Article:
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Maine GOP offers budget proposal to end state shutdown

AUGUSTA, Maine -- Republicans in Maine offered a new budget proposal on Saturday they said could end the state's shutdown amid criticism from anxious state workers who blamed them for the impasse. 

The state's first shutdown in a quarter century began after lawmakers failed to meet Friday's deadline for a new state budget. House Republicans objected to $162 million in increased education spending in a proposed two-year, $7.1 billion budget.

Union members and Democrats were the first to arrive when lawmakers returned Saturday, and they held a rally outside the House floor, chanting "shame!" and "do your job!" at Republicans as they walked by.

Protesters marched to the state house and took to chanting in front of the house chambers, CBS affiliate WGME reports. Inside the state house, angry protesters gathered to give and listen to impassioned speeches.

LePage this week vowed he would not sign any budget that did not include his overall income tax cut proposals.

House Republicans presented a new plan on Saturday that eliminates lodging tax increases, includes the $162 million in education funding and ensures that emergency personnel who work during the shutdown are compensated.

"What this document does, I believe, is get us to yes," said Rep. Ken Fredette, the Maine House Republican leader. "I will move heaven and earth to do that."

A budget conference committee must first approve the budget. The committee sent the proposal to a fiscal office on Saturday so its impact can be reviewed. Committee members say the proposal needs to come back to them for a potential vote. If approved in committee, the proposal could go to the full Legislature for a vote.

LePage's office said the governor was aware Republicans were working on a new plan and "the governor looks forward to reviewing that proposal in the hopes it will provide a solution to the shutdown."

LePage had offered a late alternative budget proposal on Friday. Democratic House Speaker Sara Gideon characterized that proposal as more like a "list of demands," and it has not gone forward. On Saturday, some Democrats charged that LePage's late proposal was just an attempt to sabotage lawmakers from passing a budget at all.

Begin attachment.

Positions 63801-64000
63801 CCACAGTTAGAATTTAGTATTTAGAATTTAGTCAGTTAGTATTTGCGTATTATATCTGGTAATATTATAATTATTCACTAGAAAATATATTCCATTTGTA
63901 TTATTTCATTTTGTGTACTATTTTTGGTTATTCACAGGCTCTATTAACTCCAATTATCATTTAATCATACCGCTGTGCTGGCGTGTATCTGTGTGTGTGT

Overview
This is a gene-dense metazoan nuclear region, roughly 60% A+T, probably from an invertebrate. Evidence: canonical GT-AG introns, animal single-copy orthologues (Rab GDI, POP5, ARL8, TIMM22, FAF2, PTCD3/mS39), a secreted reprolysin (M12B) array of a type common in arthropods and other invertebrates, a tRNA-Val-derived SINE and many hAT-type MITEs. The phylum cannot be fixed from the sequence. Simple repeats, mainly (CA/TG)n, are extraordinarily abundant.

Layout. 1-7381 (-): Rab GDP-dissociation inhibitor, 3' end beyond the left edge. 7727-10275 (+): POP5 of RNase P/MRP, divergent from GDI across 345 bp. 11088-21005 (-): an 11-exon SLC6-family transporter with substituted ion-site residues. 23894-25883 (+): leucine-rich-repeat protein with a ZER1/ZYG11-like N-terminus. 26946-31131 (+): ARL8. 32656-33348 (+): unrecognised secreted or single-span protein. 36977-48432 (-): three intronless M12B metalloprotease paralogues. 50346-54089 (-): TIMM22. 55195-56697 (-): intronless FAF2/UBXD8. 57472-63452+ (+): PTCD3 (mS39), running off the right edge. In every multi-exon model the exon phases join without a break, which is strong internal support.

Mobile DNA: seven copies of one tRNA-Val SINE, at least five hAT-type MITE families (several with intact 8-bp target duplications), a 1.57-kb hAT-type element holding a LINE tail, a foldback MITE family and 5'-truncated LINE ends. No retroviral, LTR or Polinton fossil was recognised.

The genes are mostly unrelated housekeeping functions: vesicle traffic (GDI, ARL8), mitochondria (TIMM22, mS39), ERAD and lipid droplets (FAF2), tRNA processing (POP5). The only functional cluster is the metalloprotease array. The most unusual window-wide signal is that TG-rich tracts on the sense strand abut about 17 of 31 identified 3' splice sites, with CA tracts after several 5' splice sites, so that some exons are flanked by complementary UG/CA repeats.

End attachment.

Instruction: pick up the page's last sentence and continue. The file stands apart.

"That's how we feel we've been hijacked," said Rep. Robert Alley, D-Beals. "He wants to get his own agenda out. Schooling's our number one priority."

LePage's office said Saturday his alternative proposal was "a vehicle for compromise." His office also said legislative leaders have informed him it's not logistically possible for the new proposal to be printed in a timely manner, so the proposal is off the table.

Democrats and Senate Republicans have said averting a government shutdown that could hurt state employees and the economy was more important than passing a perfect budget.

Maryann Griffin, of Augusta, a technician with the state Department of Environmental Protection who said she has worked for the state for almost 30 years, said the shutdown was likely to hurt state employees the most because they fear for their paychecks. Attorneys for the Maine State Employees Association have said the state will face lawsuits if it fails to pay its employees on time.

"I'll be lucky if I can buy food," she said. "I'm one of those who's paycheck to paycheck."

U.S. Rep. Chellie Pingree, a Democrat, urged lawmakers to think of state workers, whose livelihoods are at stake.

"As families gather together to celebrate Independence Day, thousands of state employees across Maine are filled with anxiety and worry that they will not be able to make ends meet because obstructionist politics have prevented a common sense budget to pass in Augusta," she said.

The full effects of the shutdown haven't been felt by many yet because it's the weekend. State parks, correctional facilities and psychiatric hospitals remain open, and law enforcement and first responders are on the job. If the shutdown continues, bureau of motor vehicle offices would close, while at least one courthouse would be open in each county.

During the last shutdown, in 1991, a time of bleak revenues with no immediate sign of recovery, state employees flooded into the State House as citizens seeking services found shuttered motor vehicle offices, long waits to apply for food stamps and closed veterans' cemeteries.

This year, revenues are healthy, with unemployment at a historic low. The nonprofit advocacy group Maine Equal Justice Partners sued to ensure the state continues to pay benefits to low-income Mainers.

Phil Bartlett, chair of the Maine Democratic Party, called this year's shutdown unnecessary and motivated by ego.

"This shutdown is about no core principle. This is all about the show," he said.

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